By Art Aisner, Special Writer
The bodies of an elderly Ann Arbor couple and their middle-aged son were pulled from the charred remains of a home they shared on the city's southwest side Sunday, officials said.
For several hours firefighters, who found the home at 1701 Waverly Road fully engulfed in flames at about 3 a.m., hoped the residents might not have been home.
But as day broke and no word from the residents or relatives came, the inevitable sank in.
"It's one of those situations where you know no one inside could have survived and you just hope for the best. It's a really sad situation," Ann Arbor Acting Fire Battalion Chief Dan Krueger said as investigators sifted through the remains with shovels and other hand tools Sunday afternoon.
Neither police nor fire officials would confirm the name of the victims until the closest next of kin was notified, which appeared to be a nephew in Massachusetts.
Neighbors said the home belonged to Demetri and Joanna Alexandropoulos for several decades. The Greek immigrants retired from the restaurant business several years ago.
Their son, John, believed to be in his 40s, also lived there and had a knack for repairing things, ranging from computers to auto components such as engine blocks. Krueger said they found such equipment on the scene, but could not say if it played any role in starting the fire.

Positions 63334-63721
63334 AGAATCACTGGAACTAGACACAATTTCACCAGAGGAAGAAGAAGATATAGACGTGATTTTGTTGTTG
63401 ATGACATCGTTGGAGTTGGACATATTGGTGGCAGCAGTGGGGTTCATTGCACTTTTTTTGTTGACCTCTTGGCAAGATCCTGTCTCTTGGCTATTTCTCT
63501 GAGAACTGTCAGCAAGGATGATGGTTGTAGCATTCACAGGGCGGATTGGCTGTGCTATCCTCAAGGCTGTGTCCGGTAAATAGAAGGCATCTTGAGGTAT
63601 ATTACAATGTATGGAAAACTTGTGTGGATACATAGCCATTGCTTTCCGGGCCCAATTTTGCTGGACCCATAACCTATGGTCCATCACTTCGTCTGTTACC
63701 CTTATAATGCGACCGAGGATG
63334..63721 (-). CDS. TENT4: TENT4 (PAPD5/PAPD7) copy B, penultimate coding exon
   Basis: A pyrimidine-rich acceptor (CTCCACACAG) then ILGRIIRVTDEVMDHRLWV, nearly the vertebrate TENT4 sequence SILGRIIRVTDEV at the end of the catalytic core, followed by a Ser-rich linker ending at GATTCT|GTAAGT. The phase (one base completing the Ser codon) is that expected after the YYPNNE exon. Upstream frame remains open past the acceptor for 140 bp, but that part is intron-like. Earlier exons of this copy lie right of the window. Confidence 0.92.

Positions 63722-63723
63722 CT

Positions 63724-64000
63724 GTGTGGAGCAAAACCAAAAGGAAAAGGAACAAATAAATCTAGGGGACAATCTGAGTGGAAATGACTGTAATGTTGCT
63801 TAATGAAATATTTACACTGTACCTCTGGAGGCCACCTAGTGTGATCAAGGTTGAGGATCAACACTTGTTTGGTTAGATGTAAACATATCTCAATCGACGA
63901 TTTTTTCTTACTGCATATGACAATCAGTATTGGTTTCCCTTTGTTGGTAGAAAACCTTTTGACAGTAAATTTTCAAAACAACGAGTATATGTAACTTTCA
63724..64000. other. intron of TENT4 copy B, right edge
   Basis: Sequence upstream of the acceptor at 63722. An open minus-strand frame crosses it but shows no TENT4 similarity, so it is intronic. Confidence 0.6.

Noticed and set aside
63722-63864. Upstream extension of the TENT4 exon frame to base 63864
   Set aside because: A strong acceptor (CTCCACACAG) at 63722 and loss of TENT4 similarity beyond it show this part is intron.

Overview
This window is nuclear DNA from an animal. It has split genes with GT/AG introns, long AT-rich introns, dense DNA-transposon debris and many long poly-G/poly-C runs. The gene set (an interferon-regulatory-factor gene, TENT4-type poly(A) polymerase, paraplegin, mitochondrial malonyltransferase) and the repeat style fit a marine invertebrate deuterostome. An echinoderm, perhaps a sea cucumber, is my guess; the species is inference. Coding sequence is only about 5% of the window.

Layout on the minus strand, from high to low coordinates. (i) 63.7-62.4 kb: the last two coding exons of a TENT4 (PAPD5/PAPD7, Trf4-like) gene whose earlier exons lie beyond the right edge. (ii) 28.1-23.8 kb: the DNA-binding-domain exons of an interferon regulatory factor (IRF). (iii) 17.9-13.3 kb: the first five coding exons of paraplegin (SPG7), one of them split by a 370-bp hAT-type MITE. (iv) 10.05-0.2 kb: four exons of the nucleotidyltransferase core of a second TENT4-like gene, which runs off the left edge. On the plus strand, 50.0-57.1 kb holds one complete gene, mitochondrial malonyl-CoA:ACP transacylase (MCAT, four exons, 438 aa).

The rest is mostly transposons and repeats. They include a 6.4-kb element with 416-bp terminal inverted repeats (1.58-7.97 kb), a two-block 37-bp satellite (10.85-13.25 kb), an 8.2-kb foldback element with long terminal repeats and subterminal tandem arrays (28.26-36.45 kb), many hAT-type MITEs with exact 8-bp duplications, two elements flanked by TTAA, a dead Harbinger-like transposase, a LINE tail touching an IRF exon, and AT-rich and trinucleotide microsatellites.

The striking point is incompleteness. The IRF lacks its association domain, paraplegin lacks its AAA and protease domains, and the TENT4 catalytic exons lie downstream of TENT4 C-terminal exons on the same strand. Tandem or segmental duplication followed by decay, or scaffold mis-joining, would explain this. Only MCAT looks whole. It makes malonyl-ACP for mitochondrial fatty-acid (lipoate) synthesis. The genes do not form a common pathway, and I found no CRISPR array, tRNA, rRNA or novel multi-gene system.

The exact cause was undetermined Sunday and could remain that way due to the severity of the damage, Krueger said. He said there was no reason to believe it was suspicious.
"Basically, the fire was so severe that the house collapsed upon itself," Krueger said.
The first personnel to arrive on the scene said the blaze seemed to be centrally located in the ranch-style house, which was built right on the corner of Waverly and Weldon streets in the 1950s.
But it had already consumed too much of the house for any rescue attempts by firefighters.
Police said that several neighbors called 9-1-1 to report the fire and that witnesses told them they screamed and broke windows to see if anyone was inside.
"I didn't know them, but it's just such an awful tragedy," said one neighbor, who didn't want to be identified as she watched the large earthmover's claw dumping scoopfuls of wet and charred debris from the crater where the house once stood. "This is an unbelievable sight."
Firefighters were on another call when the first reports of the house fire came in. It took roughly 10 minutes for them to get to the scene.
Krueger said the residents were last seen Saturday evening during the typical Halloween trick-or-treating times.
It was unclear if the home had working smoke detectors or whether the residents had mobility issues.
Cadaver dogs with the Michigan State Police located two bodies, believed to be the parents, in the area where first-floor bedrooms would have been at about 12:30 p.m., officials said. The third body was found at about 4 p.m. near a few mattresses in the basement, which served as his bedroom.
Investigators with both Ann Arbor police and fire departments, along with the Michigan State Police, painstakingly searched for clues as to what sparked the early-morning blaze.
Ann Arbor Detective Sgt. Pat Hughes said detectives were on scene to assist the fire department, as they would with any potentially fatal fire, and that their presence does not indicate a belief the fire was suspicious.
Autopsies were scheduled for Monday.